Sewage flow stemmed

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The flow of sewage flooding into the Firth of Forth has been stemmed after the installation of emergency pumps, Scottish Water has said.

Since Friday around 1,000 litres a second of untreated sewage have been pumping into the Forth from the Seafield wastewater treatment plant in Leith.

Waste from the plant, operated by Thames Water, has continuously poured into the Forth throughout the weekend, raising public health concerns and leading to criticism from local residents regarding the technology used at the plant.

However Scottish Water has apologised today for any trouble caused by the delay in fixing the problem.

It also said that waste water was now being treated on-site and that Thames Water will be asked to carry out a full inquiry into the incident.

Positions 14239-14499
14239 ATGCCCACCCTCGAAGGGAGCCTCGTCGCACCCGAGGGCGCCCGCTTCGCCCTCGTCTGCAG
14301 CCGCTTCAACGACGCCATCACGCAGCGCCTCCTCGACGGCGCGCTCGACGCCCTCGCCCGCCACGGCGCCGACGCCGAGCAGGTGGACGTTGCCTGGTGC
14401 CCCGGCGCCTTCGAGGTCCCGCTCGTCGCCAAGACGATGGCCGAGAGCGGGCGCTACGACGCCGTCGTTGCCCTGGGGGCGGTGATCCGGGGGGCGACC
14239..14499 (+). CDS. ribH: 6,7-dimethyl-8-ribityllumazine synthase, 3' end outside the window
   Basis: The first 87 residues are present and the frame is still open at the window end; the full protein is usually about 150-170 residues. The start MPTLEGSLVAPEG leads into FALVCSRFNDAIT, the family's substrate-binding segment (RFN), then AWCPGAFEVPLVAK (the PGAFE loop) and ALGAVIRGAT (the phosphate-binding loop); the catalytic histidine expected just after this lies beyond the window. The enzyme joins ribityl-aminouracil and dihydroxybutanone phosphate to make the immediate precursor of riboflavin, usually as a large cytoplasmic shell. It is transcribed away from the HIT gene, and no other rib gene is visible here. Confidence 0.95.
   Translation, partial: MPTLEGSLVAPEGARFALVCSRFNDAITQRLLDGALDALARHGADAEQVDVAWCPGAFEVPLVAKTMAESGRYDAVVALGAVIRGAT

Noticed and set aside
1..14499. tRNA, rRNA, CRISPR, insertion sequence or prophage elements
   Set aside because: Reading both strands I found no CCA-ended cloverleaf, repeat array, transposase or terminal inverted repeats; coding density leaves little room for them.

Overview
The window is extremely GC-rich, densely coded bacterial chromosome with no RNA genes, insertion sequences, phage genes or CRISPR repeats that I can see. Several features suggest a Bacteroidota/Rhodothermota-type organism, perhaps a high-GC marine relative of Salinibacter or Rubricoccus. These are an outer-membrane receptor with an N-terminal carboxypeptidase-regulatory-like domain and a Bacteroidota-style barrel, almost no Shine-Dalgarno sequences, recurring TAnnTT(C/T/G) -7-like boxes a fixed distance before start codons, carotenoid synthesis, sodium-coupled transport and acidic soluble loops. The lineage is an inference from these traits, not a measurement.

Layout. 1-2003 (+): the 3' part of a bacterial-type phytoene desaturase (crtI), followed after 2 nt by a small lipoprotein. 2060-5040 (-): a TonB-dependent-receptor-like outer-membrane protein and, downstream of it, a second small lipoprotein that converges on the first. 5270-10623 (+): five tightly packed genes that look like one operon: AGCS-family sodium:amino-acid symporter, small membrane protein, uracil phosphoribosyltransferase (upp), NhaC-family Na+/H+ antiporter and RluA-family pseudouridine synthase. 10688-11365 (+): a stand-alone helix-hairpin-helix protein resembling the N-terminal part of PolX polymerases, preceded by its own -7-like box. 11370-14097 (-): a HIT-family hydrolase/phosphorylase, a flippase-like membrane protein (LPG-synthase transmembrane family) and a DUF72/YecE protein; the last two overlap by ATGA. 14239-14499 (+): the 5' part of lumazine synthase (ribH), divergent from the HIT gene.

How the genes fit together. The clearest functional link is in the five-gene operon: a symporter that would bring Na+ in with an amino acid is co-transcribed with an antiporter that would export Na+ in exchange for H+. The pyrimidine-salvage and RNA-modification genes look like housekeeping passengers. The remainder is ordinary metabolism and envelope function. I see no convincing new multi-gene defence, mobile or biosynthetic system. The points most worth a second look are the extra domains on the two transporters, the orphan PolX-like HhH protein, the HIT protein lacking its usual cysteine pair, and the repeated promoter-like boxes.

"We apologise to customers for this incident," John Rae, the firm's general manager for customer operations said.

"The focus has been to get these repairs made and stop the flow of sewage as quickly as possible.

"We have been liaising with City of Edinburgh council environmental health and SEPA (Scottish Environment Protection Agency) throughout and this will continue until this incident is fully resolved."

The council has advised residents to continue to avoid contact with the water along Edinburgh’s waterfront until further notice.

"Health officers have been urging people to ensure they maintain high standards of personal hygiene and do not take anything home from the beach until sewage has dispersed," said council leader Ewan Aitken.

The council also put up warning notices at midnight on Friday along the shore in areas which may potentially be affected and increased signage over the weekend.

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